Why You Should Care About Your 2026 Taxes Now

It's not to early to prepare for the possibility that your taxes will go up in 2026.

Years 2024 to 2026 written on the road in the middle of asphalt
(Image credit: Getty Images)

After filing your state and federal tax returns, it’s tempting to move on to more rewarding pursuits. But there are good reasons to start to prepare for the possibility that your taxes will rise in 2026.

Provisions in the 2017 Tax Cuts and Jobs Act (TCJA) that lowered individual tax rates, doubled the standard deduction and shielded the vast majority of estates from federal estate taxes are scheduled to expire on December 31, 2025. Many Republicans in the House of Representatives have called for making the individual tax provisions of the TCJA permanent, which would add a projected $3 trillion to the federal deficit over 10 years, according to the Congressional Budget Office

President Biden supports extending the individual tax cuts for most families but wants to pair the extension with higher taxes on high-income households and corporations. If Congress and the White House fail to reach an agreement by the end of 2025, tax rates will automatically revert to 2017 levels. 

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Although taxpayers in the top brackets would be hit hardest, the majority of taxpayers would see their taxes go up, says the Tax Foundation’s Erica York. “The law didn’t just lower the top tax rate—it lowered rates throughout the entire tax system,” she says.

Federal estate tax in 2026

An end to the individual tax pro-visions in the TCJA would also increase the number of taxpayers who are subject to the federal estate tax. In 2024, up to $13.61 million in assets is exempt from estate tax, or up to $27.22 million for a married couple.

If the law expires, the exemption will drop to half of that amount, on an inflation-adjusted basis—about $7 million for a single person or $14 million for a couple.

While the majority of taxpayers would still be exempt from federal estate taxes under those thresholds, a couple with a well-funded retirement account, a home they’ve owned for many years and other taxable assets could end up owing estate taxes, “even though they’re not rolling in money,” says Lawrence D. Mandelker, an attorney with Venable LLP in New York City.

  • The most effective way to avoid estate taxes is to take advantage of the annual gift tax exclusion. 
  • In 2024, you can give away up to $18,000 (or $36,000 as a married couple) to as many people as you’d like without filing a gift tax return. 

In addition to reducing the size of your estate for federal estate tax purposes, taking advantage of the annual gift tax exclusion may also help you avoid state taxes on your estate. Twelve states and Washington, D.C., have lower estate tax exemptions than the federal government. Oregon, for example, taxes estates valued at more than $1 million.

You can give away even more money tax-free by making direct payments to cover a beneficiary’s medical bills or college tuition costs. There are no limits on the amount you can give, as long as the payments are made directly to a medical or educational institution.

Taxes on required minimum distributions

An increase in tax rates could also make withdrawals from your traditional IRAs and other tax-deferred accounts more expensive. Even if you don’t need the money, you’ll have to take required minimum distributions (RMDs) when you turn 73 (the age for RMDs will increase to 75 in 2033) and pay taxes on those withdrawals at your ordinary income rate, which could be higher in 2026 than it is now.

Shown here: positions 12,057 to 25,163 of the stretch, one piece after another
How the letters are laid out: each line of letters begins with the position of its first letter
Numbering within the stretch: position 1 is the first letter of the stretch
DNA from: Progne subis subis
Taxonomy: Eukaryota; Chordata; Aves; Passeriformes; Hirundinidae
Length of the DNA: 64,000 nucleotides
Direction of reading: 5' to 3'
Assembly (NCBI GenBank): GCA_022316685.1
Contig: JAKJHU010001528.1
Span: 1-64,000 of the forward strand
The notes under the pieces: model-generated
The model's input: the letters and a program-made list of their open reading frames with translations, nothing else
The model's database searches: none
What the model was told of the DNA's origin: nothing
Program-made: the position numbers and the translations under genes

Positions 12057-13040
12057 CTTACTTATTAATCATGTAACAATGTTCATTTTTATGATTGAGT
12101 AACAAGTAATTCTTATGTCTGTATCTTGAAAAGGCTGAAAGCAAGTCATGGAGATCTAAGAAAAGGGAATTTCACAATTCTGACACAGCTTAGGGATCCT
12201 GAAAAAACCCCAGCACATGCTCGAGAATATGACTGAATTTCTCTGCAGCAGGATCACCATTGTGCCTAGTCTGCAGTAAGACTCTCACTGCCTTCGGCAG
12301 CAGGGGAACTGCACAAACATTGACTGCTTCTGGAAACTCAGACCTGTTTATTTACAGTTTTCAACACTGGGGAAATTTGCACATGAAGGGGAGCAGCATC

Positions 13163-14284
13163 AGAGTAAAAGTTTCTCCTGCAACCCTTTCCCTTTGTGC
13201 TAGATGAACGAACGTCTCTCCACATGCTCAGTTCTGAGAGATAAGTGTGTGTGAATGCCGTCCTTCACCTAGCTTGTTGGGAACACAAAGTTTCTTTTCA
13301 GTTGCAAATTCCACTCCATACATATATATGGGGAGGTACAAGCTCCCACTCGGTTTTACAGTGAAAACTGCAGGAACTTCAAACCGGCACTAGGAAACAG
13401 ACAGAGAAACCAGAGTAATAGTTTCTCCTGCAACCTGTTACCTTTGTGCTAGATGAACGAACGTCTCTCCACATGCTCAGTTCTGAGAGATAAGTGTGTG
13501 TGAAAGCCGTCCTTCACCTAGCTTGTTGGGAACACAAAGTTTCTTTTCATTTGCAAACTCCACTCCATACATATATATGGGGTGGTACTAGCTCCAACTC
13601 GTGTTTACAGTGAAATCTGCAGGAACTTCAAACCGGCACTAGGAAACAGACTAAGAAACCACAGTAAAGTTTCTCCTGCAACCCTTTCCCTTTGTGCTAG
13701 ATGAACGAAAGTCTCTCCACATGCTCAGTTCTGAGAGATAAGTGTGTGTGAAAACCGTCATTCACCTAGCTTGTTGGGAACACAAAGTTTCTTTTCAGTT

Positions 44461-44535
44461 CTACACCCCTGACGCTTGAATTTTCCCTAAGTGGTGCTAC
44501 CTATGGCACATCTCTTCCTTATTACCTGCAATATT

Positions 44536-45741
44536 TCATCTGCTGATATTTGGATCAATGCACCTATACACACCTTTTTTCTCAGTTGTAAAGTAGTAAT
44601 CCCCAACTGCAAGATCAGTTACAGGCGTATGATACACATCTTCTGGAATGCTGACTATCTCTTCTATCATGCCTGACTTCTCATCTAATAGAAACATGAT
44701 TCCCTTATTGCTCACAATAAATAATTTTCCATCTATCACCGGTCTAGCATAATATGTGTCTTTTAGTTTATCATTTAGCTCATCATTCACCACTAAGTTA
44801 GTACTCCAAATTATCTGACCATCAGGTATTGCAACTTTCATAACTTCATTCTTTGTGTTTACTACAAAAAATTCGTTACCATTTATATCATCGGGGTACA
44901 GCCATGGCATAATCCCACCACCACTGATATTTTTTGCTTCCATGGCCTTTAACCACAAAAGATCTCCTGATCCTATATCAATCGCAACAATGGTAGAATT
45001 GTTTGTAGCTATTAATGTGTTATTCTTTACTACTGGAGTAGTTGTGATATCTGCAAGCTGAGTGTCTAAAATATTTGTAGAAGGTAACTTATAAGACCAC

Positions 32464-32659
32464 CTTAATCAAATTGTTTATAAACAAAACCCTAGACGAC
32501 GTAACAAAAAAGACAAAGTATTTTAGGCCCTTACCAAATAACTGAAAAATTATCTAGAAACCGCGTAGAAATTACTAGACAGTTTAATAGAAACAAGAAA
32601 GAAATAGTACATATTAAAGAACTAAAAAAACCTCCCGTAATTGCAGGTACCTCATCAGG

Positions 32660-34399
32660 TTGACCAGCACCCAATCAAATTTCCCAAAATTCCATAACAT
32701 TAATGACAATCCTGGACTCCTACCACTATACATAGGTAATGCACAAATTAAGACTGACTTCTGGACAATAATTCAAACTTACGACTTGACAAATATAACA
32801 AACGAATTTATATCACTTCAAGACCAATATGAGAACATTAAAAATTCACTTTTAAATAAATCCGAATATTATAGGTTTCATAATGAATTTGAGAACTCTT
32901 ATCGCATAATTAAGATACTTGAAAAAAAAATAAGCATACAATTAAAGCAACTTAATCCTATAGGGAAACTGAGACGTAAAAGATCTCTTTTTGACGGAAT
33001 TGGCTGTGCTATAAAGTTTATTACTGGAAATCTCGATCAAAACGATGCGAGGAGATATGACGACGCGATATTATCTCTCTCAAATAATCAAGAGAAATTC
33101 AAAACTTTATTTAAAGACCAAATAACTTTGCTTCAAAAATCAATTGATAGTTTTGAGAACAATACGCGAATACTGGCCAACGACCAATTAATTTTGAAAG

Converting some of the funds in your traditional IRA to a Roth is one strategy to consider because withdrawals from a Roth are tax-free as long as you’re 591⁄2 or older and have owned the Roth for at least five years.

While a Roth conversion will protect your savings from future tax hikes, a large conversion could push you into a higher tax bracket and trigger other unexpected consequences, such as the ones below:

For that reason, consider spreading out conversions and converting just enough to remain within your income tax bracket.

If you’re 701⁄2 or older, you can also reduce the size of future RMDs by making a qualified charitable distribution from your IRA. In 2024, you can transfer up to $100,000 from your traditional IRA to a qualified charity (or to multiple charities). The contribution isn’t deductible, but in addition to shrinking the size of your IRA, it will reduce your adjusted gross income, which could lower your federal and state taxes and shield you from the Medicare surcharge. If you’re 73 or older, it will also count toward your RMD.

Tax planning for the future

Don’t let the threat of higher tax rates compel you to make decisions you’ll regret later, such as giving away money you may need for long-term care. And keep in mind that even if overall tax rates go up in 2026, your personal tax rate could decline, says Timothy Steffen, director of advance planning for Baird. For example, if you retire at the end of 2025, you could fall into a lower tax bracket in 2026, he says.

Note: This item first appeared in Kiplinger's Personal Finance Magazine, a monthly, trustworthy source of advice and guidance. Subscribe to help you make more money and keep more of the money you make here.

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Sandra Block
Senior Editor, Kiplinger's Personal Finance

Block joined Kiplinger in June 2012 from USA Today, where she was a reporter and personal finance columnist for more than 15 years. Prior to that, she worked for the Akron Beacon-Journal and Dow Jones Newswires. In 1993, she was a Knight-Bagehot fellow in economics and business journalism at the Columbia University Graduate School of Journalism. She has a BA in communications from Bethany College in Bethany, W.Va.